Why Team GB overhauling Australia in the medal table is the race that counts in Tokyo

  • Oops!
    Something went wrong.
    Please try again later.
·3-min read
In this article:
  • Oops!
    Something went wrong.
    Please try again later.
Why Team GB overhauling Australia in the medal table is the race that counts in Tokyo - Getty Images
Why Team GB overhauling Australia in the medal table is the race that counts in Tokyo - Getty Images

We are now at the business end of the Olympics, the point when the really important issues are decided. Like who will come out on top in the scrap that really matters: Great Britain against Australia in the medal table.

At the time of writing - and things change constantly in the Olympic fray; at any moment the sounds of Advance Australia Fair might ring out across Tokyo as a sprint canoeist goes for gold - Australia are just ahead 15-14. The gap, though, is forever changing. It is tighter than the Sydney’s lockdown restrictions, more fraught than a kangaroo boxing bout, as tense as a Steve Smith press conference. This is proper competition, proper drama, proper fluctuations.

In truth it has not been this close for a while. Over the last six Olympic cycles, the two old rivals have been miles apart. In Rio five years ago, Britain finished with 27 gold medals, Australia just the eight. In 2012, in London, it was an even bigger win for GB, this time 29-8. In 2008 in Beijing, GB won 19-14. Before that, however, Australia had grown used to coming out on top. In Athens 2004 they won 17-9. In 2000 on home soil it was 16-11. And let’s not mention 1996, when Australia had a convincing victory over the old enemy 9-1. The only surprise that year was that Britain managed to accumulate one.

Whoever ends up on top, one thing is certain: losing to the other lot has consequences. Root and branch inquiries are demanded. Investigations are undertaken to work out what the other side is doing better. Money will be promised, systems investigated, coaches tempted to swap sides in a bid to borrow a bit of their cachet. It has happened to both sides when they have been soundly beaten: what can we learn from the other lot?

Because for both nations, how we do against them is more important than merely a bit of breast beating. Sure, where they end up in the table is a useful material in the eternal bickering banter wars between the two; traditionally the sports ministers of both sides have enjoyed winding up their defeated rival, often noisily placing bets backing their team ahead of the action.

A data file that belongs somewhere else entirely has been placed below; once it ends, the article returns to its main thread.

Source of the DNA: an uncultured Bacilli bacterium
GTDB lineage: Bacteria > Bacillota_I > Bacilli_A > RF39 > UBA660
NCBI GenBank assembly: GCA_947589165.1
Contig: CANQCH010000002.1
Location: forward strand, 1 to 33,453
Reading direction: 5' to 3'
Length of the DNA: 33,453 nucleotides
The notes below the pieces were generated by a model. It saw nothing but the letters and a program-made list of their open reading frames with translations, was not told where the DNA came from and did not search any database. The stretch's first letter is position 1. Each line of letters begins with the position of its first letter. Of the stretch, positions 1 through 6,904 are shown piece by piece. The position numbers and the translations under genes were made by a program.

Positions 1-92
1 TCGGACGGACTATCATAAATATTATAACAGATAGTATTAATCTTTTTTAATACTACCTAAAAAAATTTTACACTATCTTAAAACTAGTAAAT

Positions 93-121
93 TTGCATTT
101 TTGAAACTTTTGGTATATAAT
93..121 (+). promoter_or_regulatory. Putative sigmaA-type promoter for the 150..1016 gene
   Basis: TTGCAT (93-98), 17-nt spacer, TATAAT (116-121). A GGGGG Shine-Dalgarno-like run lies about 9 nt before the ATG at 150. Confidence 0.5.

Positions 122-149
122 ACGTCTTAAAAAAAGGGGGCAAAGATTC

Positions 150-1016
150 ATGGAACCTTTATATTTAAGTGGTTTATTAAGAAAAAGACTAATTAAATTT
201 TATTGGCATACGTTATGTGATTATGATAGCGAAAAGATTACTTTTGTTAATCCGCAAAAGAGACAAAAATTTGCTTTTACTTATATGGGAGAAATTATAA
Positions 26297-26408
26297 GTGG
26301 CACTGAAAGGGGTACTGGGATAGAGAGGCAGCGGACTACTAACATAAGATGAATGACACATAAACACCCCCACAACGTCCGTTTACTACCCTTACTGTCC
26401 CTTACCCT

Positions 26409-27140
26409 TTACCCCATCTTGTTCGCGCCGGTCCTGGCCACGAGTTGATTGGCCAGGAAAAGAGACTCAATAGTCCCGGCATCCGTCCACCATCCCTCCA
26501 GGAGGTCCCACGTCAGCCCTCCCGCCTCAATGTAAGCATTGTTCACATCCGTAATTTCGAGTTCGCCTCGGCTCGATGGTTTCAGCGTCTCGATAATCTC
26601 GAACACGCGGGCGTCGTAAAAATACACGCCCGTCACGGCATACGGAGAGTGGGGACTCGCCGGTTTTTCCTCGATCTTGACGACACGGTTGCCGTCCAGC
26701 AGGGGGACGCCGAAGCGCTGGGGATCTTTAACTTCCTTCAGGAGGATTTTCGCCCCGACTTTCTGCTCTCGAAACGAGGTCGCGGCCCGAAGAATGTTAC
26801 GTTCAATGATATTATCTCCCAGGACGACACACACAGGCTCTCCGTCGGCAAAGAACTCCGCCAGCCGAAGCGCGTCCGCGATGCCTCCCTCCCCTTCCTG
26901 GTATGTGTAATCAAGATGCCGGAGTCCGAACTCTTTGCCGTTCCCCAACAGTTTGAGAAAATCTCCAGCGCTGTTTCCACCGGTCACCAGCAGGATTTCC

But the two of us provide each other with a much more fundamental thing than simply bragging engagement: we are the other one's most significant indicator of success. And that is because we tend to compete at the same sports.

There is no point making comparison with Belarus or Iran, whose Olympics is almost exclusively based on disciplines like Greco-Roman wrestling or water polo, which have no purchase in this country. No point sinking into introspection because the Japanese are ahead in the table, given their successes in artistic swimming, fencing and table tennis. Even the Germans, our traditional litmus test in football, are engaged in things like handball and volleyball in which we have no involvement.

But the Aussies don’t play softball or baseball either. They do everything we do. And in sailing, rowing, swimming and cycling they are always there, always challenging. Take the women’s canoe slalom here which turned into an Ashes battle with a paddle, in which the Aussie Jessica Fox beat the Briton Mallory Franklin to take gold. Just. That is writ large across Tokyo: everywhere we think we have a chance they do too.

Which means if you want to know how we have done, there is no sharper comparison. And this time, as the race looks as though it could be heading to the wire, for both nations, given that neither of us are ever likely to end up at the top of the medal table, beating the other lot has become the most significant measure of Olympic success.

Our goal is to create a safe and engaging place for users to connect over interests and passions. In order to improve our community experience, we are temporarily suspending article commenting